Abstract: Context: This article provides a case study which analyses the application of diverse online resources intended to enhance student engagement in post graduate courses in Project Management, delivered online and in class. These students are a diverse group of adult learners who work in different formats (e.g. Fly In Fly Out, shift work, open business hours etc.) and in different locations and time zones, therefore their online program needed to provide for asynchronistic learning and an adult learning pedagogy. The participants come from a wide range of professional backgrounds, with some having no Project Management experience, whilst others have 20 years or more of managing complex projects but no formal qualification. Students need to achieve the academic requirements of this Master's Degree, plus they have to gain an understanding of an advanced body of knowledge. To achieve this, the course educational designers had to identify what made learning interesting for this cohort and recognize different resources that could be used to stimulate their learning. What evolved were a number of different online learning resources within several courses within the MPM program, each designed to apply a different type of learning.
Purpose: What the researches seek to demonstrate is that by appreciating the characteristics of these learners, who they are, and how they learn, course developers need to develop online resources based on what they need to learn and achieve.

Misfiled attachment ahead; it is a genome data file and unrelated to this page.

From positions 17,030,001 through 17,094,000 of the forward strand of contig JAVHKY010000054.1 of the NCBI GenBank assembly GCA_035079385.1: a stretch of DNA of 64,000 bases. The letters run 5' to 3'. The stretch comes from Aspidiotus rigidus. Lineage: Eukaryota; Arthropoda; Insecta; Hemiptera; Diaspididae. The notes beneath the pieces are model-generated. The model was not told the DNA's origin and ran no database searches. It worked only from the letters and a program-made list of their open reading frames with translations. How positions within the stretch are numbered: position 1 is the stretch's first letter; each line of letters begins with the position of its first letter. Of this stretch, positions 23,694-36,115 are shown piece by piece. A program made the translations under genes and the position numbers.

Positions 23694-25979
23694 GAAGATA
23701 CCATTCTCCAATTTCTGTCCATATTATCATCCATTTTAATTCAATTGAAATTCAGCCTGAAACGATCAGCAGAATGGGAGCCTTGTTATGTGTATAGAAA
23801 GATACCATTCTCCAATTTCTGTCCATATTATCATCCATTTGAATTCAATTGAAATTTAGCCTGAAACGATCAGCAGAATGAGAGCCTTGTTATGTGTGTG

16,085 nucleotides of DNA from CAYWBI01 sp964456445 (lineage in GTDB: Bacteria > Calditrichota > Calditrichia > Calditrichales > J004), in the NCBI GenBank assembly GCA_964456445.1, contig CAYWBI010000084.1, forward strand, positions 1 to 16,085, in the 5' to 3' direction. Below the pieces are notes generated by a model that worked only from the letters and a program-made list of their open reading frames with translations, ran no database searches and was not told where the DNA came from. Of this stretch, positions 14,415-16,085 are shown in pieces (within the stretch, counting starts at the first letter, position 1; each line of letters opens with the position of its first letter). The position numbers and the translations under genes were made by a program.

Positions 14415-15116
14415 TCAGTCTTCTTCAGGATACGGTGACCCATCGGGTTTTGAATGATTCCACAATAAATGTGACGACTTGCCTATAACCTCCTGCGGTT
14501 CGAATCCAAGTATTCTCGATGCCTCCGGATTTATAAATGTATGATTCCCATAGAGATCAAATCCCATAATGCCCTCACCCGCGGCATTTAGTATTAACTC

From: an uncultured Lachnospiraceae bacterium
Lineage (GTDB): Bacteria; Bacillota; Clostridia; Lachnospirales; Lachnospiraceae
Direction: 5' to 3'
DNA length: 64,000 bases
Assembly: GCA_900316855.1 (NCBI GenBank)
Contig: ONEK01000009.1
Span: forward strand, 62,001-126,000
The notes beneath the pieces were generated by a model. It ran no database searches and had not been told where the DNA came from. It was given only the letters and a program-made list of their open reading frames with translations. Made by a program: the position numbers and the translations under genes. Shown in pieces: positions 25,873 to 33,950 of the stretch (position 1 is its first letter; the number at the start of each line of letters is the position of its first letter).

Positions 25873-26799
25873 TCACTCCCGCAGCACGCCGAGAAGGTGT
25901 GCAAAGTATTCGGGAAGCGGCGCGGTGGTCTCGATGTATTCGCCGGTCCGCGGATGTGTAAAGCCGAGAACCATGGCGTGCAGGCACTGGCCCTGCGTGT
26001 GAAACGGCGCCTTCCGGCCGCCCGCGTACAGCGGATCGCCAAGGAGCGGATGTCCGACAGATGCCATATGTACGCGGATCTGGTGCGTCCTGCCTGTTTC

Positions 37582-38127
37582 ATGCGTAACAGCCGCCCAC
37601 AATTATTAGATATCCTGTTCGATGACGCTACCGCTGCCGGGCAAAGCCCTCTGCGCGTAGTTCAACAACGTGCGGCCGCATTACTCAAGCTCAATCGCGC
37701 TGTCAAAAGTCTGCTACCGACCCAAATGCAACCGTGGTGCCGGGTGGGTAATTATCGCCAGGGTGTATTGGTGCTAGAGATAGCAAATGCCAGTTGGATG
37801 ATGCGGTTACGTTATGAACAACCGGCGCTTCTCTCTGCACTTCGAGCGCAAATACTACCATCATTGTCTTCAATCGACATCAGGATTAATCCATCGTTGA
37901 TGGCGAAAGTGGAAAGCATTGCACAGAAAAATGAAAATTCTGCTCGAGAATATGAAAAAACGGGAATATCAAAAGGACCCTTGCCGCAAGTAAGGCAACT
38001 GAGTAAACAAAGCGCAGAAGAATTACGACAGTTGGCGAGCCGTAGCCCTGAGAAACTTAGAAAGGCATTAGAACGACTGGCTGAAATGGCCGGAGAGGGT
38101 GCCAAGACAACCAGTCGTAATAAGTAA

Approach: Different online learning resources/tools have been developed and introduced to the course. The online learning resources included: the development of video case studies; use of gamification; the creation of conflict and situational adversity, demonstrations utilising drop boxes and student interaction; video case studies and interviews. All these online resources required the development of extensive supporting documents, visuals, forums and activities. Both qualitative and quantitative data are being collected on the different online learning resources, including a comparison of student feedback matrices from before and after the introduction of the resources; student's comments and the lecturer views on students understanding gained.
Results: These digital learning resources/tools are being used for the first time in 2016. Initial data and qualitative comments from students have been highly supportive of these digital resources and initiatives. Currently there have been some good reactions to different learning resources. As the courses continue to be implemented, more specific and further data will be collected.
Conclusions: Though restricted by the characteristics of your learners there are different resources that can be applied to provide an effective learning mechanism. What online learning resources you develop will depend on your student cohort and what type of learning is required. With limited financial resources, educational developers need to judge what are the most effective online resources for their client group, given their learning needs, characteristics and academic requirements.
To cite this article: Jepson, Jacqueline Mary and Moulton, Deb. Different horses for different courses: Which online resources/tools work for different learning purposes? [online]. In: 27th Annual Conference of the Australasian Association for Engineering Education : AAEE 2016. Lismore, NSW: Southern Cross University, 2016: 377-386.
[cited 25 May 17].